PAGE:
Timeline to the miners' strike
THE miners' strike of 1984 drove a wedge between communities, even families, that remain to this day.
In one police division alone there were officers with sons, brothers fathers and husbands of working miners, striking miners and colliery managers.
It cost £200m to police – half a billion at today's values – with officers from 30 different forces around the country being brought in to control the picketing.
More than 9,500 people were arrested, more than 10,000 charges were brought, ranging from three counts of murder to 66 offences of drunkenness.
Business Cards From Only £10.95 Delivered www.myprint-247.co.ukView details
Contact: 01858 468192
Valid until: Friday, May 31 2013
By 1984, coal's viability in a changing energy market was declining. The National Coal Board announced that 20 pits and 20,000 jobs had to go.
On March 1, Arthur Scargill and the NUM executive raised their standard in South Yorkshire where 9,000 men downed tools at two doomed pits.
The stoppage spread to Scotland and the number of striking miners mushroomed.
March 10: Notts miners called for a national ballot on strike.
March 15: Yorkshire miner David Jones died from injuries sustained while picketing at Ollerton.
March 16: Notts, Midlands, South Derbyshire and Lancashire NUM areas all vote against strike.
March 18: 3,000 police officers are assembled in Notts to control an invasion of flying pickets.
March 29: The government promises to pay for policing.
April 5: Notts NUM votes to carry on working.
April 23: A special NUM conference agrees to allow a national strike on a majority vote rather than 55% ... but does not call for a national ballot.
May 25: The strike is declared unconstitutional.
May 30: Arthur Scargill is arrested and injured during violent scenes at Orgreave coke works near Sheffield.
July 10: Notts miners gain an injunction to stop the NUM punishing working miners.
July 11: NUM leaders vote to defy the order.
September 9: As the strike drags on, more peace talks are held.
September 28: Pit deputies union NACODs votes to join the strike. A High Court judge rules the strike in Yorkshire and Derbyshire unlawful because they did not hold a ballot.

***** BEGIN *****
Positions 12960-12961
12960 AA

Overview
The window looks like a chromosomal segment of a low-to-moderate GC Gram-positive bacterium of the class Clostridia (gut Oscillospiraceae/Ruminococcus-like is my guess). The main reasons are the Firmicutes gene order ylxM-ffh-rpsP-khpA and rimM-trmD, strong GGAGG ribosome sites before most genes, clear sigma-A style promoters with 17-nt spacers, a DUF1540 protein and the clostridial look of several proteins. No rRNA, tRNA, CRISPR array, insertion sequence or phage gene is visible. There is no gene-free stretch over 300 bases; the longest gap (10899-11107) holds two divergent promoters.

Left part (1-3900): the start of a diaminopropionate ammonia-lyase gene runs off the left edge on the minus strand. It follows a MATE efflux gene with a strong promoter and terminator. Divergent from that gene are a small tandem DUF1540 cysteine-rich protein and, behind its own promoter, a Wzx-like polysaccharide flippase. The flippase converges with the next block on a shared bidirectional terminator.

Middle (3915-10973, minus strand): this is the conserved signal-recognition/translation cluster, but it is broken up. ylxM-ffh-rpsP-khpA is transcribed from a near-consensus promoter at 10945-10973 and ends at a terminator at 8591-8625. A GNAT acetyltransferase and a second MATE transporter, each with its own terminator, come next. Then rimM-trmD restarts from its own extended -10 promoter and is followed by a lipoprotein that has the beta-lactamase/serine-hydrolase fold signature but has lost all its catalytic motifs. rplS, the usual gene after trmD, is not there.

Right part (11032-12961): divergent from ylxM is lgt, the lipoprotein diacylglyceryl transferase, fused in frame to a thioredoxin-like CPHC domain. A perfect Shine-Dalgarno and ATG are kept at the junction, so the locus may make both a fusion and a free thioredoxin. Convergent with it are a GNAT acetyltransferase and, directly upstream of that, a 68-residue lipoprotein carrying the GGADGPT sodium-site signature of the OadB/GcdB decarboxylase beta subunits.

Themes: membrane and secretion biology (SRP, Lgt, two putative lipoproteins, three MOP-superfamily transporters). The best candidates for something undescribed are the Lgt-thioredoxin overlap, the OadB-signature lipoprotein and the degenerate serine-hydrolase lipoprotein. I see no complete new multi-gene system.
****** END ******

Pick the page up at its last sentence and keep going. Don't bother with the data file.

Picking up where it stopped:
October 8: The dispute goes to ACAS.
October 10: Scargill is fined £1,000 and the NUM £200,000 for contempt of court – he says he will not pay.
October 15: ACAS talks collapse.
October 16: NACODs decides to go ahead with their strike, only to call it off after NCB makes concessions.
October 31: Latest ACAS talks collapse.
November 2: NCB offers £650 in pre-Christmas pay to striking miners who go back to work.
November 19: The trickle back to work begins.
November 20: North Wales NUM give up the strike.
January 13: The NCB says it is prepared to recognise Notts miners if they are expelled from the NUM.
January 24: Arthur Scargill rejects NCB demand to discuss pit closures
February 4: Talks fail ... but more miners go back to work.
February 18: Nearly half striking miners have returned to work ... but NUM leaders reject new peace plan.
March 2: As the return to work gathers pace, Yorkshire demands an amnesty for 700 sacked miners before it will vote to go back. The following day a special delegate conference votes for a return to work ... without an amnesty.
Surveying the wreckage of the year-long dispute, Arthur Scargill blamed the trade union movement for leaving the miners isolated.
In 1983, Britain had 170 working mines. Today there are four working deep mines, two in Notts at Thoresby and Welbeck. Welbeck is due to cease production at the end of the year. A third Notts pit, Harworth, is in mothballs.